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International Women’s Day is a global day celebrating the social, economic, cultural and political achievements of women throughout history, and to raise awareness about women’s equality.

Different countries observe today in various ways, from giving flowers and gifts to women, hosting parties for women only, feminist demonstrations and more. Women have become prominent in all fields, so today, let us honour the exceptional women who claimed their spot in language access, interpreting, translation and linguistics that helped change history and advance knowledge.

#1: Tsvia Walden

Tsvia Walden is an Israeli psycholinguist and is currently a very well respected professor at the Ben Gurion University of the Negev. She is known for her research in social studies and how language, gender, and other factors influence the way people communicate.

She continues to study how language influences social meaning even today. As a professor, she is focused on finding better ways of teaching languages, showing a preference for the Whole Language method. She is also the creator and presenter of a filmed lecture series about language instruction and language acquisition.

In addition to her professional work, she is involved in promoting active listening and dialogue through social issues such as promoting human rights, the Middle East peace process and feminist action.

#2: Sarah Winnemucca

Sarah Winnemucca was a member of Nevada’s Paiute tribe. Born Thocmetony, meaning Shell Flower, she was an active peacemaker, teacher, and defender of the rights of Native Americans. She was sent to study at a Catholic school in Santa Clara, California, where she learned English. She was one of the few members of her tribe to write and read in English.

Sarah acted as the interpreter to Indian Agent Samuel B. Parrish, who encouraged the Paiute to plant crops and establish an agricultural program to support the community. When the Bannock War broke out in 1878, Sarah acted as the translator, messenger and scout for the General with the U.S. Army, causing the Bannock tribe and the army to be on good terms and minimise the casualties.

She was allowed to live outside the Yakima Indian Reservation and gave lectures in Nevada and California about the harsh conditions the Paiute tribe had to endure. She later became an activist, advocating the mistreatment Native Americans received from people inside and outside the reservations.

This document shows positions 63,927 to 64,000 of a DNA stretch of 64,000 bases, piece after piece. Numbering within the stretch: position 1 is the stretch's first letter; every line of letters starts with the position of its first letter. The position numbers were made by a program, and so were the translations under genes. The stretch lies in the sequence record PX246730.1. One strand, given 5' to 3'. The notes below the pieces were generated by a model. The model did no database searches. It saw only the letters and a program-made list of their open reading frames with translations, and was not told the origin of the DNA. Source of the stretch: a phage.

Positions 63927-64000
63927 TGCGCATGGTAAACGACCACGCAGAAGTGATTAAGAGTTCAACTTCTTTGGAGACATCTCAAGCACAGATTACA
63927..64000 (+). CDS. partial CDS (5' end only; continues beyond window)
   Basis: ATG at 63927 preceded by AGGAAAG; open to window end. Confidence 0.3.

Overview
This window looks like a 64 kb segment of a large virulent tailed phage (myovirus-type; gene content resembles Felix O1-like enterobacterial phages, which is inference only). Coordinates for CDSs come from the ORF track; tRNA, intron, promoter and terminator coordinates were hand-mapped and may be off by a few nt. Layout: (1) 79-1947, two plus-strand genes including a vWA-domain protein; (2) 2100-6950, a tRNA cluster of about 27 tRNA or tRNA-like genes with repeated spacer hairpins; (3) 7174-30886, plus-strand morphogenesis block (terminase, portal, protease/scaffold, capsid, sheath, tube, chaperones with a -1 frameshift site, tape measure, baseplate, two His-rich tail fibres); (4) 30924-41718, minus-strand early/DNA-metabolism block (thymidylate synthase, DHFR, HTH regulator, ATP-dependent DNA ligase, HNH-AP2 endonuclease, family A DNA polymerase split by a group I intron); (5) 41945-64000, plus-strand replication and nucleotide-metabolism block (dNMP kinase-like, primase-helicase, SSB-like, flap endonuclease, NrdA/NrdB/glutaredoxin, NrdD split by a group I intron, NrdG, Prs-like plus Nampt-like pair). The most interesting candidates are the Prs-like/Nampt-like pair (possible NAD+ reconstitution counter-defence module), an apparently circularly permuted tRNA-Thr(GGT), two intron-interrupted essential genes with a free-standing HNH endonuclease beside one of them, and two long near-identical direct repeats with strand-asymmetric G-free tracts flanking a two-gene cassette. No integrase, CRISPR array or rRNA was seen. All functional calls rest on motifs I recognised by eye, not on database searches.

#3: Lydia Callis

American Sign Language interpreter Lydia Callis was first put in the spotlight when she signed during the press conference regarding Hurricane Sandy with Mayor Bloomberg of New York in 2012. Although the press conference dealt with a sombre subject, her signing was full of emotions that provoked feelings of positivity, raising the flagging spirits of the citizens amid the natural disaster. Some people regard her signing as the best sign language moment in history due to her facial expressions and body language to accurately communicate the message to the deaf and hard of hearing.

Callis used her newfound fame to bring more awareness to the community of the hearing impaired. She hopes to educate people about Deaf culture and help change the current view society holds for the Deaf community.

#4: Carol Chomsky

Carol focused on children’s language acquisition. Through her work, she established that the earlier researches up until that point was a gross underestimation of the complex processes that take place in a child’s brain when learning syntax, reading, and speaking.

She identified some issues in previous language learning and she created the technique of reading repeatedly to help children who struggled with it, become more fluent in reading. She helped education technology as well by developing a computer program with the same purpose – to help improve reading and comprehension skills.

Carol’s 1969 book, “The Acquisition of Syntax in Children From 5 to 10” detailed her study on how children understood their native language’s grammatical structure. Her studies determined that children continued to improve their skills in acquisition of syntax beyond age five.

#5: Mary Haas

The work of American linguist Mary Haas focused on the languages of the North American Indians. She was able to keep recordings and written documents about several native languages that have become extinct. Her research work specifically focused on Alabama, Creek, Natchez and Tunica languages. Most of her notes remain unpublished today, but her work is being used by contemporary linguists.

In addition to this, she was a linguistics professor and taught several American linguists, supervising over 100 doctoral students throughout her career. Mary Haas is also a specialist in Southeast Asian languages and taught Thai at the University of California at Berkeley’s Army Specialised Training Program.

Bonus: Famous Female Polyglots

Many high-class ladies were taught several foreign languages from an early age as communication is one of the fundamental elements for a good relationship. These lessons were only designed to create proper wives for the powerful men of the times, but there are a few who understood the power that comes with being multilingual.

Take for example, the rulers of two empires: Cleopatra and Queen Elizabeth I. Both were polyglots – Cleopatra was believed to speak 9 languages and Queen Elizabeth I around 10.

Of course, famous female polyglots is not limited to heads of state. Other examples include Audrey Hepburn, who spoke six languages, Sandra Oh, who speaks four languages, and Shakira, who speaks five languages.

We are very grateful to the countless other female linguists who have made their mark in the world and continue their invaluable contributions to society and the field of linguistic studies.